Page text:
The Buyi of Southwest Guizhou


The Buyi live in south and southwest Guizhou province. They call themselves Buyi or Buyue. Some branches call themselves Bunong, Bumin, etc.

Their language and culture are closely related with Zhuang language and culture. Some scholars consider that the separation of the Buyi and the Zhuang is more politic than linguistic or cultural.

If they share with the Zhuang a common language and culture, with Han Chinese and Miao they share a common territory, with the Buyi and Han usually living in the lowlands and Miao in the mountains.

Their old history is unknown for us today. Some writers think they are the descendants of the old Liao, others think they belonged to the Baiyue peoples of South China. They have been related also to the Baipu (Hundreds Pu) and Yelang Kingdom. All these ethnic and politic entities existed in the past in the territory now inhabited by the Buyi, so they can be related to some of them.

The Buyi are one of the most numerous minorities in China. Nevertheless, in spite of their number and of their interesting culture, largely preserved until today, they are one of the less known minorities. Their complex form of understand the world seems to have passed unnoticed for anthropologists and travelers.

Nevertheless, their villages are of the most interesting that can be seen in China, because the Buyi are the best artisans working the stone. All the houses are made of finely cut stone, forming a splendid, harmonic and original group.

Their mastery in the work of the stone has a certain religious component. Because the Buyi have some deep beliefs connected with the myths of their old culture that none of the big religions (Buddhism, Taoism and later Christianist), has been able to banish. Their deep religiosity is transmitted to all the facets of their existence.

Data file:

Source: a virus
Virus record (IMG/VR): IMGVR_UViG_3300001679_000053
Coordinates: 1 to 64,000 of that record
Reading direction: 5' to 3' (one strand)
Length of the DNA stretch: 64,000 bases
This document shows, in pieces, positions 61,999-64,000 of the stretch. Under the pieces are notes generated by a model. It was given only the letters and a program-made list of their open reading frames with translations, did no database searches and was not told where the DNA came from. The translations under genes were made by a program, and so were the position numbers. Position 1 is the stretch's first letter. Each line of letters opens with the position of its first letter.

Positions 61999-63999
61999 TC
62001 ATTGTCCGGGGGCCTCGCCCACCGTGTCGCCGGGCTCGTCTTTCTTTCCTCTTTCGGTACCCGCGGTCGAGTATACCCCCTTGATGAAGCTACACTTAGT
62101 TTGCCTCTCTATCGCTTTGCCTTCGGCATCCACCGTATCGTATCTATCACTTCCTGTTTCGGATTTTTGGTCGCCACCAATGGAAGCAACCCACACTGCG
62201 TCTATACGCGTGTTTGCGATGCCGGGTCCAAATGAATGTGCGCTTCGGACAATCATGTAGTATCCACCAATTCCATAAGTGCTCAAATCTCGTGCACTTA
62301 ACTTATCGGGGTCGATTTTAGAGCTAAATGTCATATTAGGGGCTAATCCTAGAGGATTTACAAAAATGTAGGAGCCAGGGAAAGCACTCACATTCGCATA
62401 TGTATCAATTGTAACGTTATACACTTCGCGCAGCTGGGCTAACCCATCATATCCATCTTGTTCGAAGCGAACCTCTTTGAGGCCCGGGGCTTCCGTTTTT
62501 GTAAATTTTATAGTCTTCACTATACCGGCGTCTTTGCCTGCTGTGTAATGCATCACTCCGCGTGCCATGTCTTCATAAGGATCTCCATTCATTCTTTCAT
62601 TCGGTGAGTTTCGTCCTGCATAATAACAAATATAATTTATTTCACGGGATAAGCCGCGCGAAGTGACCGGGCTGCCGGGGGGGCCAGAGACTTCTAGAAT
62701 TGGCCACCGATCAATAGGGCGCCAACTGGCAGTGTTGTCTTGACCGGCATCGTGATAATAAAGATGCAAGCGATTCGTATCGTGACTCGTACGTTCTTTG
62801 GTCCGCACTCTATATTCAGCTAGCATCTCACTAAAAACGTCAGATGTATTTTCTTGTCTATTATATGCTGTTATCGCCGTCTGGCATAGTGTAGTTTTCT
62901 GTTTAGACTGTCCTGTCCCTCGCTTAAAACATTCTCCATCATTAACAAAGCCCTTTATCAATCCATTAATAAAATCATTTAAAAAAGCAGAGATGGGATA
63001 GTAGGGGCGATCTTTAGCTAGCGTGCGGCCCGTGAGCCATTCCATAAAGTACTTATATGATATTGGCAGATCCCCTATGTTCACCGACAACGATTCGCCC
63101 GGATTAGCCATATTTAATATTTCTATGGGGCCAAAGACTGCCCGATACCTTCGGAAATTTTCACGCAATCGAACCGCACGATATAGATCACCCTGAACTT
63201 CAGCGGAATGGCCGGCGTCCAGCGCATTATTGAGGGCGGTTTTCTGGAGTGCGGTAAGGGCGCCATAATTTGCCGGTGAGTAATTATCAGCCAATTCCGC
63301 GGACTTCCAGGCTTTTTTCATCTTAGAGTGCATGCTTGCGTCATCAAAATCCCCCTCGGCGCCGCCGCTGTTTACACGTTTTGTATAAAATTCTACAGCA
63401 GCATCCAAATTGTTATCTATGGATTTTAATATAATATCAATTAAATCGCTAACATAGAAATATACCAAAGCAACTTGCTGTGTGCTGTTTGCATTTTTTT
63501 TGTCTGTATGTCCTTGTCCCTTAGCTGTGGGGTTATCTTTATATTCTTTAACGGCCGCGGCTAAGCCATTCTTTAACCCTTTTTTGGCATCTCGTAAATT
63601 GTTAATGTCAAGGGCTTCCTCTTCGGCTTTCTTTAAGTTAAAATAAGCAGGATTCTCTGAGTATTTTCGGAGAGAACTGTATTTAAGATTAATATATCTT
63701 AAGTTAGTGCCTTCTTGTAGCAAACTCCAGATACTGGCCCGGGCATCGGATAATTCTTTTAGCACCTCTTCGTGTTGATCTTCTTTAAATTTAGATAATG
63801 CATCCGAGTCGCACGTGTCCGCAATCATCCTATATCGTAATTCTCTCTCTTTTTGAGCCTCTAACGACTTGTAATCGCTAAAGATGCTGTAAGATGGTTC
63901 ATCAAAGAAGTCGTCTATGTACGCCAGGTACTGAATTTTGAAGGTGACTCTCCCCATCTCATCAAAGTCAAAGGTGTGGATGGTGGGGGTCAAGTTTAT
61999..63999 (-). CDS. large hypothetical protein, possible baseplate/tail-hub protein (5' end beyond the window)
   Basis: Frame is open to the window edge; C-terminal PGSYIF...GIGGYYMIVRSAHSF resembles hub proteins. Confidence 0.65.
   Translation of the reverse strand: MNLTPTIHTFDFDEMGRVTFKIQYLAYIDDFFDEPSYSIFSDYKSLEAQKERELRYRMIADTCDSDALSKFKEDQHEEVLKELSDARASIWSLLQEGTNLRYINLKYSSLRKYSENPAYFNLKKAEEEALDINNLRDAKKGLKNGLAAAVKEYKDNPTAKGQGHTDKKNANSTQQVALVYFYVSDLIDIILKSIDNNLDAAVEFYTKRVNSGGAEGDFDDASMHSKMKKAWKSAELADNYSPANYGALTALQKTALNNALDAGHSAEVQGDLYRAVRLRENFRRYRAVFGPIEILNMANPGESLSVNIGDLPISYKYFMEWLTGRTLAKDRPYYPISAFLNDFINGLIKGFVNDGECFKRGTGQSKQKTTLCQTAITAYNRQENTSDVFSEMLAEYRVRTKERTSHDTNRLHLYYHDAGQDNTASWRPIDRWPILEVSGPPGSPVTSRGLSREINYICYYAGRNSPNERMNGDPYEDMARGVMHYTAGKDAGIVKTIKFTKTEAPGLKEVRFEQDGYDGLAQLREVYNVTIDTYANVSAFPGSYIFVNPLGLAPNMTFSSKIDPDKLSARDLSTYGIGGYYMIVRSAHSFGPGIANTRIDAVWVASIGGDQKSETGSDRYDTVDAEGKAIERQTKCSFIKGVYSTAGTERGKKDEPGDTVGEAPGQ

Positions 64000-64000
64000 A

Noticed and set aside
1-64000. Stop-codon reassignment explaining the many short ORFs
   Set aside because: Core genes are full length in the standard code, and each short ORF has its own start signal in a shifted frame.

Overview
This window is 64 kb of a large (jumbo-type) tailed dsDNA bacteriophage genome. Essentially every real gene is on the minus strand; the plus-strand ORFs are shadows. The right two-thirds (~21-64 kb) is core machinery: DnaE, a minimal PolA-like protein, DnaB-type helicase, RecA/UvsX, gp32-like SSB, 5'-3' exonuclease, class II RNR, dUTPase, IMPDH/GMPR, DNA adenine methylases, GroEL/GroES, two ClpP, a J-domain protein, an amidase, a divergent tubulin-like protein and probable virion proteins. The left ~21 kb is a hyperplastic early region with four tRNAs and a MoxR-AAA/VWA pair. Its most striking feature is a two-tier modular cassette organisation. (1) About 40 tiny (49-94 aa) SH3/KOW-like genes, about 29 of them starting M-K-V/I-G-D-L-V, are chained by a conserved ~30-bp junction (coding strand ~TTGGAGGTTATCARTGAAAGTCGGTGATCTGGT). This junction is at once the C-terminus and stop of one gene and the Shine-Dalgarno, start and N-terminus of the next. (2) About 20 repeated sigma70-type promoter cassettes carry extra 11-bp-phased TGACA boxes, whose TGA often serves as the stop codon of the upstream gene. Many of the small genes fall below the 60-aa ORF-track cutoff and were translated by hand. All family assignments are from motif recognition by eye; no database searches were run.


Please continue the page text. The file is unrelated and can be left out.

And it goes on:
This can be due to the dialectal varieties of their language, or maybe because several ethnic groups with close linguistic and cultural relations have been included under the denomination "Buyi."

The Buyi are 2.971.500 inhabitants, according to the census of the year 2000. Their population has been slowly increasing during the last years, as they were 2.545.792 in 1990 national census, and 2.120.469 inhabitants in 1982 census.

They live mainly in the southwest part of Guizhou province. A few of them live in Yunnan, and even less in Sichuan.

The Buyi has the following autonomous administrative entities:

Qiannan Buyi and Miao Autonomous prefecture.
South of Guizhou, with a surface of 26.000 km2, and a population (in 1990) of 2.950.000 inhabitants, of those 909.000 are Buyi and 330.000 Miao.

Qianxinan Buyi and Miao Autonomous prefecture.
Southwest of Guizhou, with a surface of 16.000 km2, and a population (in 1990) of 2.166.000 inhabitants, of those 638.000 are Buyi and 105.000 Miao.

Zhenning Buyi and Miao Autonomous County.
South of Anshun, with a surface of 1718 km2, and a population (in 1990) of 268.000 inhabitants, of those 110.000 are Buyi and 26.000 Miao.

Guanling Buyi and Miao Autonomous County.
Southwest of Anshun, with a surface of 1473 km2, and a population (in 1990) of 243.000 inhabitants, of those 52.000 are Buyi and 22.000 Miao.

The Buyi language belongs to the Sino - Tibetan family, Zhuang-Dong subfamily, Zhuang-Dai branch. Their language has so many similarities with the Zhuang language that some authors affirm that they are the same ethnic entity, called Buyi in Guizhou and Zhuang in Guangxi.

It has three dialects:

1. South Guizhou or Qiannam dialect.
2. Central Guizhou or Qianzhong dialect.
3. Western Guizhou or Qianxi dialect.

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